Are you a multipotentialite?

Career strategies for people with multiple skills and talents

Are you a multipotentialite?
Brian Kreissl


By Brian Kreissl

Because jobs are becoming increasingly complex and employers have become extremely picky in whom they ultimately decide to hire, today’s job market is dominated by specialists. Being a generalist or having lots of different interests and abilities can make it difficult to get hired.

Yet there are many people who could potentially take many different paths in their careers and would be happy doing a number of different things. These people generally have no one true calling in their lives. We call them “multipotentialites,” meaning they have the potential to do many different things.

While some of them change careers throughout their lives, many multipotentialites decide to pursue several different careers simultaneously. These people are referred to as “slashers” because they could be, for example, an author/marketer. Another relevant term is portfolio careers.

The gig economy and the internet (including job-sharing sites, personal websites and blogs) make pursuing multiple careers simultaneously an option for more people these days. A portfolio career can be pursued either on a full or part-time basis. Nevertheless, not every employer is sympathetic to moonlighting and many have policies against outside employment.

Difficult time being hired

Because employers want loyalty and prefer to avoid hiring people viewed as a flight risk, multipotentialites can have a difficult time being hired by corporate Canada. Most employers want to hear prospective hires are interested only in the type of work being offered and want to continue only in that role for the foreseeable future (although some like to see ambition in new hires wanting to climb the corporate ladder).

They also tend to have a problem with people who have held several different types of positions in the past and whose education either doesn’t support the type of work they are looking for or is all over the map in terms of subject matter. Specialists definitely have an easier time than generalists these days (I would still include HR generalists in the “specialist” category since they are specialists in human resources as opposed to general business professionals).

Advantages of hiring multipotentialites

On the other hand, there are some jobs that require disparate types of skills, abilities, knowledge and competencies, and it can be almost impossible to find someone with all of the job requirements who didn’t pursue a varied path in her career. With employers often being so picky and combining what used to be two or more jobs into one position, multipotentialites may actually have an advantage in some situations.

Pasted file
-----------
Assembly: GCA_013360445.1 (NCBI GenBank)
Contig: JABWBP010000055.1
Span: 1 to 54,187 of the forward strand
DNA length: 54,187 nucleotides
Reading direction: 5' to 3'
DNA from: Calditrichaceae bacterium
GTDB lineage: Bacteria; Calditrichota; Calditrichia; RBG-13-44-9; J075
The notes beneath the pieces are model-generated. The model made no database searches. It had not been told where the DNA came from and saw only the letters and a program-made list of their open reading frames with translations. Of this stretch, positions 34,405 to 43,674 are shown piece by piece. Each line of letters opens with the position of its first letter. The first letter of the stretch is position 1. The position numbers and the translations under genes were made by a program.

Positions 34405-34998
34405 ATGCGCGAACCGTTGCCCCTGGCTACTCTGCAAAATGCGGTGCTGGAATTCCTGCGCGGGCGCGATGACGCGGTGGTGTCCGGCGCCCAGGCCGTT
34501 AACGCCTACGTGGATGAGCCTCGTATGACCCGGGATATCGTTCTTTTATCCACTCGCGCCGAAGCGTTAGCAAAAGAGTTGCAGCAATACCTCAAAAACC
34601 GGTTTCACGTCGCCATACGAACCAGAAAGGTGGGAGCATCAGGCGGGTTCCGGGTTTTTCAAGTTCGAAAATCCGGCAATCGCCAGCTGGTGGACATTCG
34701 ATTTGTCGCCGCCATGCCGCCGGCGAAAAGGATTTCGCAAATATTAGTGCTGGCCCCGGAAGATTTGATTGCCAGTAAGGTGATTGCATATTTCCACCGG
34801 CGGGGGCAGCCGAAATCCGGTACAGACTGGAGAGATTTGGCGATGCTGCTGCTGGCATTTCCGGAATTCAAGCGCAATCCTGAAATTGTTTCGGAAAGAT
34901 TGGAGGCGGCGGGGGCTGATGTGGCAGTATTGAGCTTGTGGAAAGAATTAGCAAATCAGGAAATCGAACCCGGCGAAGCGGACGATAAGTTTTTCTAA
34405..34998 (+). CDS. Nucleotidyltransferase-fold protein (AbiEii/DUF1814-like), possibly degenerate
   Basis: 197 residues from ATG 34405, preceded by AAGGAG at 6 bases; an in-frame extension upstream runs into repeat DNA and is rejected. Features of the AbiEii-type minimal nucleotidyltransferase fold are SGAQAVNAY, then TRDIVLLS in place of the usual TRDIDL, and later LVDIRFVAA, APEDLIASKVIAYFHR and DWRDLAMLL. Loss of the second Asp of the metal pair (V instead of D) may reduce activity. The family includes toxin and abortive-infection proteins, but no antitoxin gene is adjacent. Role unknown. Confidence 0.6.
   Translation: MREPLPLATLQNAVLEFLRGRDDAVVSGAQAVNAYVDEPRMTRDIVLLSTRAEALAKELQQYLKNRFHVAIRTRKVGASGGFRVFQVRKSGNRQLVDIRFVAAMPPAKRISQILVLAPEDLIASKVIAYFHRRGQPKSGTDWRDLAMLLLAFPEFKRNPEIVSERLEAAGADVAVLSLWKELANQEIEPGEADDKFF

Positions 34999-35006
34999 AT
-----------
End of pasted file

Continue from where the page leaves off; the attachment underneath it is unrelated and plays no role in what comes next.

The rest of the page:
According to the old adage, employers prefer to hire specialists but tend to promote generalists. One reason for this is that people who are generalists or have varied interests and abilities by definition have a better understanding of the big picture in a business. I also think the fact that business practices and technology are changing so rapidly means organizations should consider hiring people who are adaptable and happy doing different types of work.

Tips for individuals and employers

In spite of the possible advantages in hiring multipotentialites, many organizations shy away from hiring them. For one thing, there is still that negative stereotype of “Jack of all trades, master of none.”

So, what can multipotentialites do in order to have a successful career? How should employers deal with them?

I consider myself to be a multipotentialite. Because my background, education and interests are varied and I’ve done many different things over the last 11 years, there are multiple paths I could have taken in my career.

The last few years have been difficult and challenging in narrowing down a path for my career. I have changed my mind countless times about which of my different interests I should be pursuing.

Nevertheless, I have finally settled on taking my career in the direction of learning and development. Part of the problem in narrowing down my path has been jettisoning other genuine interests and passions to focus on one path.

Focusing on one thing isn’t always necessary, but I find it the best approach for me. I also believe that the path I chose still requires some broad, strategic understanding and subject matter knowledge in other areas.

Employers need to be understanding of people with varied interests and recognize situations where hiring such people would be an advantage. They may also need to allow people to pursue more than one career simultaneously. I would also recommend watching the video linked to above.

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